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my lawyers were not happy with that when they saw at the next week. the only crisis i had was that they had two different names for the island. they said we cannot agree to this with two names. we will never get agreement. i thought about it and i called down to my joker first and the state department heard as it give me the exact place this island is located. -- i thought about it and i called down to my people and in the state department. i said give me the place where this island is located. >> you and your wife has led an organization designed to help young people become productive citizens and maybe leaders as well.
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young people that talk to you and say i want to be a leader, what do you think are the most important leadership qualities they should have? what is it that makes somebody a leader? >> for a about being yourself. -- worry about being yourself. we isolated this into five promises that we want every child in america to get. make sure you have an adult in your life, a responsible adult. hopefully a parent. somebody who would put this child in the right path. we do not have enough of these. the second promise was give me a place to go play. you need to have a boys and girls clubs. -- you need to have boys and
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girls clubs. need to have responsible health care. the whole country should have health care. i have spoken out about this repeatedly. we deserve it for every american. the fourth promise was education. every could -- every kid cannot survive without some kind of quality education. make sure that you give back. you are giving some service back to the country. a simple little formula. it works if you put people to work on it. people like you, me, that works fine. >> the highest calling of mankind is to be a private equity professional. some people say it is to be a four star general. john allen is a four star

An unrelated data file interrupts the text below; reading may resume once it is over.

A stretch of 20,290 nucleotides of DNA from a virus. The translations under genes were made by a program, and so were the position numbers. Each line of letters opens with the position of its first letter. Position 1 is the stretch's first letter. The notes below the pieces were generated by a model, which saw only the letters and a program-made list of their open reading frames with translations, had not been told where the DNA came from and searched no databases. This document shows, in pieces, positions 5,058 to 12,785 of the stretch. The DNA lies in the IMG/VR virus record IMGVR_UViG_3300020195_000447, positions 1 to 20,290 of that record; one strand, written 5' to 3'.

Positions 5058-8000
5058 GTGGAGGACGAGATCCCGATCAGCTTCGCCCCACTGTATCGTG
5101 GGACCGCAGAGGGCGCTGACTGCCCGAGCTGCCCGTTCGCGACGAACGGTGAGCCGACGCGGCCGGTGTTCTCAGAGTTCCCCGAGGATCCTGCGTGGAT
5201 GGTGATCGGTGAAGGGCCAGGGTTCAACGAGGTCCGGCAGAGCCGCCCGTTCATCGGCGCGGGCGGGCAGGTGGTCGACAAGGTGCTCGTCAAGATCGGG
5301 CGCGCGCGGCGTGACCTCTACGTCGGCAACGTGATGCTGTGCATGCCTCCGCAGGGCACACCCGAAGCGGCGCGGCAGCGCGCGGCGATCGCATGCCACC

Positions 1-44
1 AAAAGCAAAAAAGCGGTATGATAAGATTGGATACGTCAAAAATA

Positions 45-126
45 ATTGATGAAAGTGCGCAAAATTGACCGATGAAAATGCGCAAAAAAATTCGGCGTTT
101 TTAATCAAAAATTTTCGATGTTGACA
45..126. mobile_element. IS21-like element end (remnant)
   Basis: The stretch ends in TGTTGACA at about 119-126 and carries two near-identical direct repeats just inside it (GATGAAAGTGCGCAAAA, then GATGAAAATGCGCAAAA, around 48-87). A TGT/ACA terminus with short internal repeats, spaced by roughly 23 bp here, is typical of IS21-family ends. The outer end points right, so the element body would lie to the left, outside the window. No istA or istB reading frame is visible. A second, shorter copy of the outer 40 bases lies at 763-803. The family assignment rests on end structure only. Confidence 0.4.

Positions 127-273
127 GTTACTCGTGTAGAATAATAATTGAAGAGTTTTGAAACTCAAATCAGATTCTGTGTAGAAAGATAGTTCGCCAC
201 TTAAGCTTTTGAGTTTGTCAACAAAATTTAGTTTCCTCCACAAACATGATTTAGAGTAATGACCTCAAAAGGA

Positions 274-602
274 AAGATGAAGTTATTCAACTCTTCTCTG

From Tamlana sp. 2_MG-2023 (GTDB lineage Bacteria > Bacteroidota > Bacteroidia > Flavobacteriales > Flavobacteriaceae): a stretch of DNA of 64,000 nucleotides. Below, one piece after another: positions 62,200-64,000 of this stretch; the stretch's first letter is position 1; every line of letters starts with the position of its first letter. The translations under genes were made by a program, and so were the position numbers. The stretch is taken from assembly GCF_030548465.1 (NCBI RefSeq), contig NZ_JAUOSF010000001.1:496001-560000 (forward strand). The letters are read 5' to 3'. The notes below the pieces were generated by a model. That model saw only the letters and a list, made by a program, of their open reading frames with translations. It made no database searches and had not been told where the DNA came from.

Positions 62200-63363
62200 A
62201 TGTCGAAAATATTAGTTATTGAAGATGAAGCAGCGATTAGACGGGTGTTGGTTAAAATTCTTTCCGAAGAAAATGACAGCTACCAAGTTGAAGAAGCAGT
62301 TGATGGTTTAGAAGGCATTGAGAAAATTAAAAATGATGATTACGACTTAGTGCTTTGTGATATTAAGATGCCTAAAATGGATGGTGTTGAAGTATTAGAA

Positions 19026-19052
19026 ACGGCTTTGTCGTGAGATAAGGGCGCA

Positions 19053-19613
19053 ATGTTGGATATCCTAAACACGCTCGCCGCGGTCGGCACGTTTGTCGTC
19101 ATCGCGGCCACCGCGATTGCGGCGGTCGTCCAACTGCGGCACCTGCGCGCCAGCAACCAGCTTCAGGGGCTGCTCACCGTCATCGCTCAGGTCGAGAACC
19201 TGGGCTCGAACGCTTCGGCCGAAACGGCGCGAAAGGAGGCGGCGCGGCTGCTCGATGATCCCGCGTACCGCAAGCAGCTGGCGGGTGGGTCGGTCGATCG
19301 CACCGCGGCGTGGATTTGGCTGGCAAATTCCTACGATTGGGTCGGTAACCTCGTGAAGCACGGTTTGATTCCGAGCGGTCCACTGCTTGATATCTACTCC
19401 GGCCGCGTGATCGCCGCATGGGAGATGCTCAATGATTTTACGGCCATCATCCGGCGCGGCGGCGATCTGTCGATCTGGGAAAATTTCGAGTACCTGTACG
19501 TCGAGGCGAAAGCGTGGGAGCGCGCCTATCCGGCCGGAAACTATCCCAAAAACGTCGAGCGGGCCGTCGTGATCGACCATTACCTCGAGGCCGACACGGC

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general, why do you think that four-star generals are more important to the country than private equity people? >> i have ever presented myself as being more important than here i am. if you think i can do something for you, let's talk about it. if i can, and if you can -- guys call me, i will do it. in many occasions when i was in the military, we didn't get that option. powell, go there. you are not a four star general. it made life a lot easier when you just did what you are told because that is what the army is all about. when i left the army, i had choices. i had to take careful look with my family and my children and with america's problems and it served me well. it served those people well.
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i've got no illusion about who i am or where i came from. the people who taught me everything i need to know was chinese military experts from 2000 years ago, and german experts. they are the ones who teach you about politics and making sure if you are going to wear that you do it well and you prevail.
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we had just changed into these new camouflage uniforms. it was cool. nice camouflage uniform. i put it on one day when i got it, and i got home wearing the camouflage uniform. this is maybe 20 by 25 years ago. i walk in the house at fort carson and my youngest child, anne-marie, she was about 10 or 12 at the time and she was watching tv. she turned around and saw me and said mom, g.i. joe is home. what are you going to do? >> collin, i want to thank you for your service to our country for many years to yank you for doing this interview and i am sure if george washington was here in person today he would say thank you for your service. >> what i ever say thank you to him for what he did. not just as a president, but as
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a human being who taught us that being -- what being a human being is all about. if a war came, you fight it and try to win. and then he left us with the messages i will never forget. his farewell speech, his comments about don't look for wars and he left us with that vision and he could have been the king of america, or a special president of america, he just wanted to be the president. he wanted it known that is all he is, the president. and then he decided to leave. he could have stayed longer but he stayed long enough. he warned us about spending too much money on the military. he warned us about getting too cocky. he left us with a great set of rules which are still valid to this day.